INSECT GENOMIC BIODIVERSITY AND MOLECULAR REGULATION OF DIAPAUSE
Location: Insect Genetics and Biochemistry Research
Title: Cyclic CO2 emissions during the high temperature pulse of fluctuating thermal regime in eye-pigmented pupae of Megachile rotundata
Submitted to: Comparative Biochemistry and Physiology
Publication Type: Peer Reviewed Journal
Publication Acceptance Date: August 4, 2011
Publication Date: December 1, 2011
Citation: Yocum, G.D., Greenlee, K.J., Rinehart, J.P., Bennett, M.E., Kemp, W.P. 2011. Cyclic CO2 emissions during the high temperature pulse of fluctuating thermal regime in eye-pigmented pupae of Megachile rotundata. Comparative Biochemistry and Physiology. 160(4):480-485. doi:10.1016/j.cbpa.2011.08.004.
Interpretive Summary: The alfalfa leafcutting bee, Megachile rotundata (Hymenoptera: Megachilidae) is the primary pollinator of alfalfa, Medicago sativa L., in North America. US growers typically use 70,000 to 90,000 bees per hectare for the pollination needed for alfalfa seed production. During the 2007 growing season, 44,839 hectares of alfalfa seed were harvested, yielding approximately 31,000 tons of clean seed with an estimated value of $88.5 million. In late spring each year, post-diapausing prepupae are transferred to 29 °C to allow completion of development and adult emergence. The timing of this transfer is critical for synchronizing bee nesting activity with the alfalfa bloom. If meteorological conditions changes such that the bloom will be delayed, bee managers, to insure optimal synchronization of bees and bloom, slow development of the bees by lowering the incubation temperature. Extended periods of low temperature exposure can be detrimental to insects. M. rotundata can only be stored at 6 °C for 7 days before survival significantly decreases. Treating developing M. rotundata stored at 6 °C with a daily one hour pulse of 20 °C (fluctuating thermal regime, FTR) permitted storage to four weeks without a significant decrease in survival. As the first step in investigating the physiological mechanism M. rotundata response to FTR, respirometry experiments were conducted. The objectives of this investigation were two-fold: 1) To characterize respiratory patterns of M. rotundata during the low temperature phase and high temperature pulse of a FTR. 2) Determine the respiratory response of bees exposed to different FTRs varying in peak temperature and the duration of the high temperature pulse. The results of this investigation lays the foundation for determining the mechanisms enabling the increase survival of M. rotundata during low-temperature storage and to accelerate the development FTR protocols for other pollinators and other agricultural important insects.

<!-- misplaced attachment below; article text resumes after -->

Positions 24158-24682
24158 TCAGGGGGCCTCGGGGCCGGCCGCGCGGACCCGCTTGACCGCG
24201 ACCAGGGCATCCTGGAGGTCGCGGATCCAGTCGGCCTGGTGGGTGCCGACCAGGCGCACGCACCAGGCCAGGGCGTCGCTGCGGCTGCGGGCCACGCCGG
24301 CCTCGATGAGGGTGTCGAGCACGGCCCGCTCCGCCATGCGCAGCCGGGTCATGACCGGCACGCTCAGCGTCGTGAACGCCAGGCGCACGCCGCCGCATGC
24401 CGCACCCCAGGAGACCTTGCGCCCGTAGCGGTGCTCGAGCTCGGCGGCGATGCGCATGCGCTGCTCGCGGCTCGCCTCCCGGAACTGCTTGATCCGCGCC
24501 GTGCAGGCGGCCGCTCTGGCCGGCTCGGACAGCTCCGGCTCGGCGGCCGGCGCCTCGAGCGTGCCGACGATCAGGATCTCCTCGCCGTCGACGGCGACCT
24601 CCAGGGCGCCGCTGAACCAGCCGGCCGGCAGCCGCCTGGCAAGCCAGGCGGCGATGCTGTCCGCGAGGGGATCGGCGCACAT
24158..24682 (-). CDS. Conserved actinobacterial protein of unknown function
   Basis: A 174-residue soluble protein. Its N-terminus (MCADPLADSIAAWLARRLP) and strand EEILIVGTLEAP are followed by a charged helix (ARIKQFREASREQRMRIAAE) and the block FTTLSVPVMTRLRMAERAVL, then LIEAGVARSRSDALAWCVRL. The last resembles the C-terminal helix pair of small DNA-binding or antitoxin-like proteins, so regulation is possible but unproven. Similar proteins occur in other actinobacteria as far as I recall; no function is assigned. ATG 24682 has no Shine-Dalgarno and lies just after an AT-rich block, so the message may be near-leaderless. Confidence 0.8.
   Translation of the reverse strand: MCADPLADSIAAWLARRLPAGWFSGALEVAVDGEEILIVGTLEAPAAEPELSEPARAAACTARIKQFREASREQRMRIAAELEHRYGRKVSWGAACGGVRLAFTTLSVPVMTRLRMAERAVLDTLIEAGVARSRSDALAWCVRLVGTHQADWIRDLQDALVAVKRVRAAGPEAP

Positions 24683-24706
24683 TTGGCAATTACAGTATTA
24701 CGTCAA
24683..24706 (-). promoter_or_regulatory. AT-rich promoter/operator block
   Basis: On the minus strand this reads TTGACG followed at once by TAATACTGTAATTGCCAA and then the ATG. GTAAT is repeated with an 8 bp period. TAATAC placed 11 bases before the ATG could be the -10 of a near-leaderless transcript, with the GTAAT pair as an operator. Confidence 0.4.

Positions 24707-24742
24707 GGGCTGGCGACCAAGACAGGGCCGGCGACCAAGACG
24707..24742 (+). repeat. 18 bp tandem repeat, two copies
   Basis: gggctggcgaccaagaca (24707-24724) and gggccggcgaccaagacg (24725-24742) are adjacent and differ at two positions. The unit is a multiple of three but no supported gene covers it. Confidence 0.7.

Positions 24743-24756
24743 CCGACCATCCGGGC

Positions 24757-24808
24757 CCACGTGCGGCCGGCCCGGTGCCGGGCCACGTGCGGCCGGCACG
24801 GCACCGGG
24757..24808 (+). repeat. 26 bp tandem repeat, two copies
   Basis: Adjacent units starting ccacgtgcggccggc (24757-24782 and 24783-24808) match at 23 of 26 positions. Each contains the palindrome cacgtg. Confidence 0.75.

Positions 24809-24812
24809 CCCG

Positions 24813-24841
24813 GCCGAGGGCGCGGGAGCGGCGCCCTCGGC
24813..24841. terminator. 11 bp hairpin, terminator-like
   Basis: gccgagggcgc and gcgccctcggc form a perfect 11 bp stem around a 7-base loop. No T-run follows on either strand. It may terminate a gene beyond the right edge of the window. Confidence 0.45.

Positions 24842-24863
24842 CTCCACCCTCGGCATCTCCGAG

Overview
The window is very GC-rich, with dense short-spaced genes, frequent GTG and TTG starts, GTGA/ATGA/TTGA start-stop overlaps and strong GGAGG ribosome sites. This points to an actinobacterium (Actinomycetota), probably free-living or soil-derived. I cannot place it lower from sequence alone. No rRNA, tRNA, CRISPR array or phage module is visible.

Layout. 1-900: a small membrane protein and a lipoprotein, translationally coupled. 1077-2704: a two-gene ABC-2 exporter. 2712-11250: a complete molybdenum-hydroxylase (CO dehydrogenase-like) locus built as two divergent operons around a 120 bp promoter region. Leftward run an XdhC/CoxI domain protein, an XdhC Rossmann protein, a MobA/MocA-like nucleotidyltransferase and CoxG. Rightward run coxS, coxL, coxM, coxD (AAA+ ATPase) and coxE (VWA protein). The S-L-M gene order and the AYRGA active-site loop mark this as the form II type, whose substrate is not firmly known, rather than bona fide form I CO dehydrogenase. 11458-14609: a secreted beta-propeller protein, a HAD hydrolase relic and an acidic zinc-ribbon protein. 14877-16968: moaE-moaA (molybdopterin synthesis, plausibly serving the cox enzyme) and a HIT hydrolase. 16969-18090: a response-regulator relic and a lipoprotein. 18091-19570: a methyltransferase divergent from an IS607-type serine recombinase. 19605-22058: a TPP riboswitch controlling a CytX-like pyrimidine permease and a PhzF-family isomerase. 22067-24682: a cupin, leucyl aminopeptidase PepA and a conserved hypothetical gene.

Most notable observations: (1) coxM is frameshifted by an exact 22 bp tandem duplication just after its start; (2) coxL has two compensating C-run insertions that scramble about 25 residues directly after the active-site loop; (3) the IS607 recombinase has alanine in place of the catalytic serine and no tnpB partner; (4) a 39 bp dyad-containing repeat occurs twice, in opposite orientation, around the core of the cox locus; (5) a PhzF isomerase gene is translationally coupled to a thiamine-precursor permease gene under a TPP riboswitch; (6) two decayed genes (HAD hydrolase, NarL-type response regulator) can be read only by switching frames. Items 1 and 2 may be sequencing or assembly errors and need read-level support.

Megachile rotundata, the primary pollinator used in alfalfa seed production, may need to be exposed to low-temperature storage to slow the bees’ development to better match spring emergence with the alfalfa bloom. It has been demonstrated that using a fluctuating thermal regime (FTR) improves the bees’ tolerance to low temperatures. CO2 emission rates were compared between four different FTRs, all with a base temperature of 6 °C and a daily high-temperature pulse. Four different high-temperature pulses were examined, 15 or 25 °C for two hours and 20 °C for one or two hours. Pupae at the base temperature of 6 °C exhibited continuous gas exchange and, once ramped to 20 or 25 °C, shifted to cyclic gas exchange. As temperatures were ramped down from the high-temperature pulse to 6 °C, the pupae reverted to continuous gas exchange. The following conclusions about the effect of FTR on the CO2 emissions of M. rotundata pupae exposed to low-temperature storage during the spring incubation were reached: 1) The high temperature component of the FTR was the best predictor of respiratory pattern; 2) Neither pupal body mass nor days in FTR significantly affected which respiratory pattern was expressed during FTRs; 3) Cyclic gas exchange was induced only in pupae exposed to temperatures greater than 15 °C during the FTR high temperature pulse; 4) A two hour pulse at 25 °C doubled the number of CO2 peaks observed during the FTR pulse as compared to a two hour pulse at 20 °C.